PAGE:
Sermon - 17th February 2013
Scripture - Luke 4:1-13
Luke tells us today that we are witnessing the start of Jesus’s ministry. And right at that very point of initiation, Luke places a question which will follow Jesus to the very day he dies. It’s a question which acts like a golden thread throughout Luke’s story, and it sits at the heart of our understanding of the truth about the carpenter’s son from Nazareth.
When we think back to our Christmas readings, we recall the angel saying to Mary, “...the child to be born will be called holy, the Son of God”.
In Luke’s Gospel, immediately before today’s reading, we hear of Jesus being baptised in the Jordan by John. And during that event we are told a voice from heaven affirms Jesus with the words, “You are my beloved Son”.
And then, when Jesus retreats into the desert we hear that each of the devil’s temptations begins with the phrase, “If you are the Son of God...” prove it in this way, and this, and this.
And the question will come again, in a slightly different form, but no less demanding, when the soldiers mock Jesus, in his final hours as he hangs on the cross, with their words, “If you are the King of the Jews, save yourself.”
Jesus’s faith in God was not only tested at the start of his ministry when he spent time alone with his demons: it was tested every time someone said, “If you are who you claim to be, prove it”.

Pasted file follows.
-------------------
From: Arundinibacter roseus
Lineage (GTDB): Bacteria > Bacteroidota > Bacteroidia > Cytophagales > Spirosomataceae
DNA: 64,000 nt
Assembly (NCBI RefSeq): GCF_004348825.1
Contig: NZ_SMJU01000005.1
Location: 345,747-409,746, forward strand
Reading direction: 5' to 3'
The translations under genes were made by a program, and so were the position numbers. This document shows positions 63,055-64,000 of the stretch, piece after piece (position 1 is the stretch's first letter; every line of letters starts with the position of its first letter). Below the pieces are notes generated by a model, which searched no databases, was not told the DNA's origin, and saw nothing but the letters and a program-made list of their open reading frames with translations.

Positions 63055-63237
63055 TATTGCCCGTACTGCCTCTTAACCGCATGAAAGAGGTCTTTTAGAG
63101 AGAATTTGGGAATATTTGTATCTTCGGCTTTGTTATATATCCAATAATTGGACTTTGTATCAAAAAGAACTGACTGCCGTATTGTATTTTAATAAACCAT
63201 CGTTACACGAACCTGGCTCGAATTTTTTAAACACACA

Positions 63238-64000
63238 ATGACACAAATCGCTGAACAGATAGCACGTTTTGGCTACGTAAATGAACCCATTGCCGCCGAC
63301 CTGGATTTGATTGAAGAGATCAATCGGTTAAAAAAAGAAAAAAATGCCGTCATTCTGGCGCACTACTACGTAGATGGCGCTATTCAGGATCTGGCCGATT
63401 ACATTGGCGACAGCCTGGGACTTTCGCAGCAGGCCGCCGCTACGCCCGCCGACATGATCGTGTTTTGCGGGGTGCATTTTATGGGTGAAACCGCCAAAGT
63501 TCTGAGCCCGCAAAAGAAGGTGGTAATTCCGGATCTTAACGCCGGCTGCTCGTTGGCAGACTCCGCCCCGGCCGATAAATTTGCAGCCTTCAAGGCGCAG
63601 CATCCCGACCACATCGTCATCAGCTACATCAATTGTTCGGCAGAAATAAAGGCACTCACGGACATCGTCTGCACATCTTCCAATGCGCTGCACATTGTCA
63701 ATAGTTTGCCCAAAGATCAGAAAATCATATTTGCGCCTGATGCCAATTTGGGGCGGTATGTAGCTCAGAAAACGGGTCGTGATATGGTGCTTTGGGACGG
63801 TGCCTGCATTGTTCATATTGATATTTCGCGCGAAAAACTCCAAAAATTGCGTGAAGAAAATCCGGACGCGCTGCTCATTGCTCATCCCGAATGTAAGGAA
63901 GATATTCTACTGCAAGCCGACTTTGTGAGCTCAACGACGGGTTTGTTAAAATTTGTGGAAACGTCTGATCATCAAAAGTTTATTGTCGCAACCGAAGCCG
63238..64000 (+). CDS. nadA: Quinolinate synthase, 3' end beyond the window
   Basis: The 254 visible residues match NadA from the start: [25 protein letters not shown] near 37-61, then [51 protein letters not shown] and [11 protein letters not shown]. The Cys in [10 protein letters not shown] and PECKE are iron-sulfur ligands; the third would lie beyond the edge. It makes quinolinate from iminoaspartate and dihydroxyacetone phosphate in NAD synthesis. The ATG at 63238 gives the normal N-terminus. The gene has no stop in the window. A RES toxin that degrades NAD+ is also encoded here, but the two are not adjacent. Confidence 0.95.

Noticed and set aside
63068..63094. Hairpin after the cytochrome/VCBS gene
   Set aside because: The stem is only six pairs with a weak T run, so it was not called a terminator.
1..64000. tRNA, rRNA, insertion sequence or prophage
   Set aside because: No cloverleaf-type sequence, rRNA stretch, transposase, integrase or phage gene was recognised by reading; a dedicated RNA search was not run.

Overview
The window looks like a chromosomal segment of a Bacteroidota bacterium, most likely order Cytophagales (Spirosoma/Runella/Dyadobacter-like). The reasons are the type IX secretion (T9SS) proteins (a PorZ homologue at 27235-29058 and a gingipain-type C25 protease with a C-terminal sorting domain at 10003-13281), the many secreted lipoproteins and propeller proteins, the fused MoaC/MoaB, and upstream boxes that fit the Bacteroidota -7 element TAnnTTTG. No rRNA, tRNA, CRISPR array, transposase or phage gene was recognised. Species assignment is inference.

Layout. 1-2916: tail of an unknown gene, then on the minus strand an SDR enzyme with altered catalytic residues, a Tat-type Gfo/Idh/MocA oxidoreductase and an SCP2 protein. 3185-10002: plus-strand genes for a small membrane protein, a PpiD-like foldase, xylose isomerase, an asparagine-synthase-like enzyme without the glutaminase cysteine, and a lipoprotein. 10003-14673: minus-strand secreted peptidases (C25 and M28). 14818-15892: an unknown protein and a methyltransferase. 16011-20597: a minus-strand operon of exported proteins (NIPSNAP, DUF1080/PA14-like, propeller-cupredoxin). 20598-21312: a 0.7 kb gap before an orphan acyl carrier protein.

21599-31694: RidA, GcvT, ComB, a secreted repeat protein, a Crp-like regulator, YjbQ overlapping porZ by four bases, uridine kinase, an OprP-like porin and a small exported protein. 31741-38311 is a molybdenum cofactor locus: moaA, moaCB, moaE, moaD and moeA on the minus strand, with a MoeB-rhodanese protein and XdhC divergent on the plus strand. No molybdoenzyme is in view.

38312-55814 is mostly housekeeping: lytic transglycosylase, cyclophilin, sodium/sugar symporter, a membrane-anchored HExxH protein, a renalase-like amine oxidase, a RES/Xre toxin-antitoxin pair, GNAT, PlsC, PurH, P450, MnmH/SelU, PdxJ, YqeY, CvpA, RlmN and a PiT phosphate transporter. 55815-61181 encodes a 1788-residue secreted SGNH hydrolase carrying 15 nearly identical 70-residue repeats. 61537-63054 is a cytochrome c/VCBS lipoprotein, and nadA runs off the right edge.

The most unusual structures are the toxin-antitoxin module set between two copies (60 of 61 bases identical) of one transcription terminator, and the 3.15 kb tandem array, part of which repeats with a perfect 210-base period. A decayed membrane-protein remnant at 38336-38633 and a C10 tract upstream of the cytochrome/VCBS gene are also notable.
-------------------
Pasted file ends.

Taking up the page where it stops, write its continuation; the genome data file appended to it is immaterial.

We tend to think of the physical deprivations Jesus suffered in the desert as the cause of his temptations. The second verse of a standard hymn for the start of Lent paints the following picture:
“Sunbeams scorching all the day,
Chilly dewdrops nightly shed;
Prowling beasts about thy way,
Stones thy pillow, earth thy bed.”
But was he really battling the desire for physical comforts, or was the deeper challenge more to do with Jesus’s faith in his own identity and his own calling, constantly bedevilled as he was by that “If you are the Son of God...” question?
The temptations devised by the devil are interesting. Jesus uses his knowledge of Jewish scriptures to brush each one aside with a scriptural quotation about the true nature of God’s covenant with humanity. But there are deeper meanings to what is on offer and what is being declined.
Turning stones to bread might serve to satisfy Jesus’s immediate hunger, but it would remove him from the company of the many multitudes who lived with hunger as a daily reality. The challenge for God’s Anointed One was to bring about a kingdom where all are fed. There was a bigger mission here than to simply attend to his own needs. Jesus counteracts this temptation with compassion for God’s people.
And what is the value of worldly power and sovereignty over all the kingdoms of the earth when God’s purpose for the earth and its people is so different to what the devil was showing to Jesus? Worldly power, achieved by a conqueror who would lead a war of liberation, was what the Zealots wanted and was one vision of what a Messiah would bring about. But Jesus knew that to pin one’s faith to worldly wisdom or authority is to worship that which is not God. Jesus counteracts this temptation with his commitment to God’s kingdom.